Here we go again.
As news of Kamala Harris' selection to be the Democratic vice president broke, Democrats were warning that racist and sexist attacks on Harris would be coming. As a Republican who saw how Democrats often stayed silent when Sarah Palin was caricatured as a "Caribou Barbie" doll, and sees how Democrats seem to call every Republican policy or criticism some kind of microaggression or outright racism, I was prepared to roll my eyes.
Except, they were not wrong.
First came the Newsweek opinion piece "Some Questions for Kamala Harris About Eligibility," which made its way through the pro-Trump echo chamber, including a Trump campaign aide, up to -- inevitably -- the President himself. At Thursday's news conference, the President gave another variation on his "many people are saying" theme. "But that's a very serious... you're saying that, they're saying that she doesn't qualify because she wasn't born in this country," the President incorrectly said.
I did not expect that the Oakland-born Harris would be subject to a reprise of the "birther" attacks used to falsely question Barack Obama's legitimacy. But having had a front row seat to watch what my party has devolved into over the past decade, maybe I should not have been surprised.
At a prominent meeting of Republican officials in the South in 2011, a Barack Obama impersonator was hired -- to tell "black" jokes and walk out to the crowd playing Bruce Springsteen's "Born in the U.S.A." The audience loved it. Mark Meadows, who is now the White House chief of staff, was heard on video saying we should "send Obama back to Kenya" in 2012.
And in the basement of the Capitol, at the House Republican Conference, I watched as one Republican member, Louie Gohmert, joked at an "open mic" to his colleagues, "Kenya hear me?"
Yes, there were groans -- there usually are when Gohmert addresses his colleagues -- but not universally. And while serving as the communications director for the Republican National Committee and its first African American chairman, I had to deal with an otherwise well-meaning staffer who posted a sarcastic joke on Twitter -- a place where sarcasm does not work -- about our President being Muslim in 2010.
Instead of pushing back on the story, I decided at least one Republican needed to come clean on this nonsense, so I made the following statement: "The RNC has never spoken about the President's Christianity because it is both crystal clear and a non-issue," the statement read. I still remember typing that statement out, typing the word "religion," then replacing it with "Christianity" to make the point finer.
The statement brought me a lot of praise from colleagues of both parties and from journalists. Sam Stein, then at HuffPost, called it "perhaps the fullest distancing yet of any Republican entity from the Obama-is-a-Muslim rumors."
But did it put a dent in any of this? Sadly, no. And the worst was yet to come.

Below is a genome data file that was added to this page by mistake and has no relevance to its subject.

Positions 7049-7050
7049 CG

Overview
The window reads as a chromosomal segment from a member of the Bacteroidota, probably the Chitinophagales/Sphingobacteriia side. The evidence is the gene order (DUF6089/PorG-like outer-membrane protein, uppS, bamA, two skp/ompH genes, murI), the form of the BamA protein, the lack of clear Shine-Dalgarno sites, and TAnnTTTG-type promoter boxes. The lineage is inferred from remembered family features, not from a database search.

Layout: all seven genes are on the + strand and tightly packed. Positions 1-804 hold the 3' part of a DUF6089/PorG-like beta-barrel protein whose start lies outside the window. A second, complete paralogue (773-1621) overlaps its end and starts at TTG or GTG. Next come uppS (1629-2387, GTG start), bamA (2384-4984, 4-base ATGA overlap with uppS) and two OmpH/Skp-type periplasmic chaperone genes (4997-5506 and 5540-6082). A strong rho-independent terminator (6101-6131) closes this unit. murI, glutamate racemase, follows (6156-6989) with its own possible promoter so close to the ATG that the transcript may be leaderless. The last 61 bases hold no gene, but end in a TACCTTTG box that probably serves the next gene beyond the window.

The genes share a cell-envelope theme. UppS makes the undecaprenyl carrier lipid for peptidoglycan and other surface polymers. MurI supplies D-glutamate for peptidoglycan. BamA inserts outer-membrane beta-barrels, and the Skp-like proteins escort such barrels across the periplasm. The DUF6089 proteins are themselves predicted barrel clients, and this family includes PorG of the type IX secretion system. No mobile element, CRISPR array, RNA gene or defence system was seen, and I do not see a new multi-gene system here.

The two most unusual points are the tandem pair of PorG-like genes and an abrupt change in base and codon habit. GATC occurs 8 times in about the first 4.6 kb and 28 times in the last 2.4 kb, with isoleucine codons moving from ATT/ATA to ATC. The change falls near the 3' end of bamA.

All of those anecdotes have a common thread. For a Panamanian-born John McCain, the son of a Mexican-born father Mitt Romney and the Canadian-born Ted Cruz -- no problem. But for the first Black President, and now for the first Black nominee for vice president, the signal is clear: they're not "one of us." They don't belong here. It's been a time-tested refrain, one my first political boss, Jesse Helms, used successfully. But those days should be long gone.
Perhaps Trump and his supporters would have ended up here eventually. The political landscape is vastly different today than where it was pre-Covid-19 -- when a strong economy had Democrats scared that four more years for Trump might have been a foregone conclusion. But with more than 167,000 Americans dead from Covid-19, 10% unemployment, 70% of the country believing America is on the wrong track and more than half of voters disapproving of the President's handling of the pandemic, the campaign playbook had to be re-written. So, we're back to Trump's "greatest hits," as it were.
Meanwhile, like animals scurrying before an earthquake, Republicans are making plans for a post-Trump party. That's smart, but the party may still be defined by Trump and many may view all Republicans as eager to pick at every scab that divides us as a country and the Trump era as a stain on the party's soul. Minority voters may be lost to Republican voters for yet another generation -- something that as states like Texas potentially become battlegrounds, Republicans up and down the ballot can ill afford.
If Trump and Republicans choose to go after Harris instead of Biden, there is plenty of substance to go after -- her outspoken support of the Green New Deal and Medicare for All, for starters. Just as there was plenty of substance to go after Obama.
Republicans, stick to that, and stay far away from the "birther," 9/11 truther and other conspiracy nonsense -- except to condemn it. It hasn't helped the party in recent years -- and it won't now.